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WBUR reports on early results for gene therapy trial for two young children with Tay-Sachs disease

Treatment was developed at UMass Medical School and licensed to Axovant Gene Therapies

UMass Medical School Communications

October 25, 2019
 
Terence Flotte
Terence R. Flotte, MD

Two young children with Tay-Sachs disease were treated safely at UMass Memorial Medical Center with a gene therapy developed at UMass Medical School and, in one case, the child’s condition has stabilized, according to an interview published by WBUR with Terence R. Flotte, MD.

Dr. Flotte, the Celia and Isaac Haidak Professor of Medical Education, executive deputy chancellor, provost and dean of the School of Medicine, presented the data from an expanded access study of the investigational gene therapy on Wednesday, Oct. 23, in Barcelona at the European Society of Gene and Cell Therapy Annual Congress.

“It seems right now that she’s not degenerating,” Flotte told WBUR, of the second patient who was only about six months old when recently treated. “But I would say it’s too early to say that definitively.”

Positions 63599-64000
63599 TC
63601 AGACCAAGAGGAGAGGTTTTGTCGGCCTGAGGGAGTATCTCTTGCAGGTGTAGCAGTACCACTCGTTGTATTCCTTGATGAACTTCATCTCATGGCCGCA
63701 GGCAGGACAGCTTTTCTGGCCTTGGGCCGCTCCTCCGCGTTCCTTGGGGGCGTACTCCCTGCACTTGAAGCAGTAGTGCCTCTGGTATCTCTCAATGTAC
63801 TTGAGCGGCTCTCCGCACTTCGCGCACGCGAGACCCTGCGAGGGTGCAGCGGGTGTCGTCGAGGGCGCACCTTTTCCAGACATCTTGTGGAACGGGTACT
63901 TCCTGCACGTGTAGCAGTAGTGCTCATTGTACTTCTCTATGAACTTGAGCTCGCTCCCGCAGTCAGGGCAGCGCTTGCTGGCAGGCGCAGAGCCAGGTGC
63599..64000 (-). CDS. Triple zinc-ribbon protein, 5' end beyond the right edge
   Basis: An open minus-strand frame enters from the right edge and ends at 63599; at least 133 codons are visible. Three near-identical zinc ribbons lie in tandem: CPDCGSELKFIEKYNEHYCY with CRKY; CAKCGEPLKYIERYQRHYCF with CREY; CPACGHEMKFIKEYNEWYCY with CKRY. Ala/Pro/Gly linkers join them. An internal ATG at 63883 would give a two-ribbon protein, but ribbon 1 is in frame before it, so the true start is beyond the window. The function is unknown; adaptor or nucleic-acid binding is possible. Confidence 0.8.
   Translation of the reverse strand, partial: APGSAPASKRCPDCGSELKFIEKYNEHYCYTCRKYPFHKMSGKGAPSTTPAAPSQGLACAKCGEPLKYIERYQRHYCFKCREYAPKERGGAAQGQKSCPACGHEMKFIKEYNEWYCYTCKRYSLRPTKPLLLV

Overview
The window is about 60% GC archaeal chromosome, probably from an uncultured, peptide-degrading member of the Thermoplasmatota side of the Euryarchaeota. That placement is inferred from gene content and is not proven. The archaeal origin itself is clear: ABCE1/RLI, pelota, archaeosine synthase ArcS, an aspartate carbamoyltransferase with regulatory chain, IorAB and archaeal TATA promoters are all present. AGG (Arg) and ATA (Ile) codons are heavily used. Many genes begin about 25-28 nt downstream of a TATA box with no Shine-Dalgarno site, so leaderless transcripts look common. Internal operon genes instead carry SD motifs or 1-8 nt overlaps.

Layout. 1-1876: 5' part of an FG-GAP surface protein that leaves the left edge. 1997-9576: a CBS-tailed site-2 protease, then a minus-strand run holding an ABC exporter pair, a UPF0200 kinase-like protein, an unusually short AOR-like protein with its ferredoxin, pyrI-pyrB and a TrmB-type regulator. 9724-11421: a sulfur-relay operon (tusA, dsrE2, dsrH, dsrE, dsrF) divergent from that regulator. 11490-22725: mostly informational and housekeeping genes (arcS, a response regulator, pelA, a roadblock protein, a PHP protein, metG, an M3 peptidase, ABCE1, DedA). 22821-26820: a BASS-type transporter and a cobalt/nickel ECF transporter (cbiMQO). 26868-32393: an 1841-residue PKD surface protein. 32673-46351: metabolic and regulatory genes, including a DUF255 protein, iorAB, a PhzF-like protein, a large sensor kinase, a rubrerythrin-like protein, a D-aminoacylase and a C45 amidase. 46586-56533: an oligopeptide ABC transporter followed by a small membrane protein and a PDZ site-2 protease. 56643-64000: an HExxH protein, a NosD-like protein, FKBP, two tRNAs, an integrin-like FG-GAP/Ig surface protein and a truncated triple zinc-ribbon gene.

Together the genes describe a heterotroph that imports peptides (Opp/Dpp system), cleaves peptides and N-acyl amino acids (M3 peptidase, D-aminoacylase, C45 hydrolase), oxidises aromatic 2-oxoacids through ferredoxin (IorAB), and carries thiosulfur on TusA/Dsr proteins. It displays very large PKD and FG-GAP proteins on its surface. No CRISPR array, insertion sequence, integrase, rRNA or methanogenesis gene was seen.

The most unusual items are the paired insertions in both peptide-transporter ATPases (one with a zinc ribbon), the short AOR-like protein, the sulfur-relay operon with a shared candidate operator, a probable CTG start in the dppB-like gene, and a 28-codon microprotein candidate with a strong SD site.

He said the first patient, who had advanced disease when treated at age two and a half, has seen a biochemical effect but no clinical improvement.

Tay-Sachs is a rapidly progressive and fatal pediatric neurodegenerative genetic disorder that has a median life expectancy of approximately three to four years. In 2018, Axovant Gene Therapies licensed exclusive worldwide rights from UMass Medical School for the development and commercialization of gene therapy programs for GM1 gangliosidosis and GM2 gangliosidosis, including Tay-Sachs and Sandhoff diseases. Research into potential therapies for lysosomal storage diseases such as Tay-Sachs, Sandhoff disease and GM1 gangliosidosis at UMass Medical School and Auburn University has led to significant advances in the field. Flotte said Axovant is planning a Phase 2 trial.

Read the full WBUR story here:
Early Report: Baby Treated With Gene Therapy For Deadly Tay-Sachs Disease Appears To Stabilize

Related stories on UMassMedNow:
First evidence of clinical stabilization in Tay-Sachs presented at European Society of Gene & Cell Therapy Congress
LISTEN: New hope for Tay-Sachs disease at UMass Medical School
UMMS licenses clinical-stage gene therapies for Tay-Sachs, similar diseases to Axovant

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